15. Balance of Payments Accounts • A country’s balance of payments accounts record its payments to and its receipts from foreigners. • Record all international transactions in goods, services, assets Services: travel, transportation, royalties, etc. Assets: bank loans, deposits, stocks, bonds, etc.

  16. US Balance of Payments Accounts, 2003 in Billions of Dollars

  17. US Balance of Payments Accounts, 2003 in Billions of Dollars (cont.)

  18. 3 Broad Accounts • The balance of payment accounts are separated into 3 broad accounts: • current account: accounts for flows of goods and services (imports and exports). • financial account: accounts for flows of financial assets (financial capital). • capital account: flows of special categories of assets (capital), typically non-market, non-produced, or intangible assets like debt forgiveness, copyrights and trademarks.

  19. Credit and Debit • Double-entry bookkeeping: Each international transaction enters the BoP accounts twice: once as a credit (+) and once as a debit (-). • Credit: sale of domestic goods, services, assets to foreigners • Debit: purchase of foreign goods, services, assets from foreigners

  20. Some useful tips • Credit: we sell to foreigners • Debit: we buy from foreigners • Treat payment as if we sell the financial assets (e.g., deposits). Receipts are treated as if our purchase of financial assets. • The payment part is recorded on the other side of the BoP table. • Exceptions: unilateral transfers, debt forgiveness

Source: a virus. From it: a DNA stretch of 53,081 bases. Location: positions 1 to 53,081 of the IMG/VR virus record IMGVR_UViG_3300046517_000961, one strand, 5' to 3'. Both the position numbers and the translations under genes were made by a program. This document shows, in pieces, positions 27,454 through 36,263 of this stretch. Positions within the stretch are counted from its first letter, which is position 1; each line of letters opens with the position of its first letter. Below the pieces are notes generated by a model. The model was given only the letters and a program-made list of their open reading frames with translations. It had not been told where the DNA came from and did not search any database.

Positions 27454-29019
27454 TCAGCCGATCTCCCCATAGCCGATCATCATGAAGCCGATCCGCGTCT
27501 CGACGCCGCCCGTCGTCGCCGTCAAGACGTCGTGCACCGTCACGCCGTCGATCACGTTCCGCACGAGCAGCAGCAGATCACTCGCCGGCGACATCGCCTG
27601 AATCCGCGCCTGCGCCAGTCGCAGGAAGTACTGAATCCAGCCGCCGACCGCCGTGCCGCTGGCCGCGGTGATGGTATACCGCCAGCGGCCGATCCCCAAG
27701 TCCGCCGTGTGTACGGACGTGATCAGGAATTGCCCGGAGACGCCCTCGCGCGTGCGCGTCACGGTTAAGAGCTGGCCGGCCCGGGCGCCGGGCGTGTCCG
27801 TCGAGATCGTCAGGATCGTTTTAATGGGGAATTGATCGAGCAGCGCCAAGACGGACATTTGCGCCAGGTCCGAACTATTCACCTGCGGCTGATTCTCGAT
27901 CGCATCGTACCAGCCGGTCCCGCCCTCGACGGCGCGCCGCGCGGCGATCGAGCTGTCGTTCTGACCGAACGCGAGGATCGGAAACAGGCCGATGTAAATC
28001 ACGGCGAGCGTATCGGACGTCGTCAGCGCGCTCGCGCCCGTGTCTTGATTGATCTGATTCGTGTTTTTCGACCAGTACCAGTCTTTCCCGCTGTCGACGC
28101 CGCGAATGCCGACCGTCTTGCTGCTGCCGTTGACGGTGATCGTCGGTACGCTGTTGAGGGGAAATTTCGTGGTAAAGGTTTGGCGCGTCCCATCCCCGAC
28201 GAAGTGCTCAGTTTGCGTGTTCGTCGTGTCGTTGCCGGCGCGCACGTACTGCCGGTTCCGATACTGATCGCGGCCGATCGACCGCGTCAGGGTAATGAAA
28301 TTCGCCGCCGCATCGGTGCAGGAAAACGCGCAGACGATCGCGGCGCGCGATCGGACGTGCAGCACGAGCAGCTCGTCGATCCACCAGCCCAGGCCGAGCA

21. Example 1 • You import a DVD of Japanese anime by using your debit card. • The Japanese producer of anime deposits the funds in its bank account in San Francisco. The bank credits the account by the amount of the deposit.

  22. Example 2 • You invest in the Japanese stock market by buying $500 in Sony stock. • Sony deposits your funds in its Los Angeles bank account. The bank credits the account by the amount of the deposit.

  23. Example 3 • US banks forgive a $100 M debt owed by the government of Argentina through debt restructuring. • US banks who hold the debt thereby reduce the debt by crediting Argentina's bank accounts.

  24. More Terms • Private financial transactions include direct investment, portfolio investment (security purchases), and bank claims and liabilities. • Financial transactions are also classified either short-term or long-term. Long-term means maturity longer than or equal to 1 year. • “Official” means assets treated as foreign reserves. They include foreign currencies, gold, Special Drawing Rights, and reserve position at the IMF. • Balance of payments = current a/c + capital a/c + non-reserve financial a/c

  25. Capital inflow and outflow • Financial (capital) inflow • Foreigners loan to domestic citizens by acquiring domestic assets. • Foreign owned (sold) assets in the domestic economy are a credit (+) • A surplus on the financial account implies net inflow of foreign capital. • Financial (capital) outflow • Domestic citizens loan to foreigners by acquiring foreign assets. • Domestically owned (purchased) assets in foreign economies are a debit (-) • A deficit on the financial account implies net outflow of foreign capital.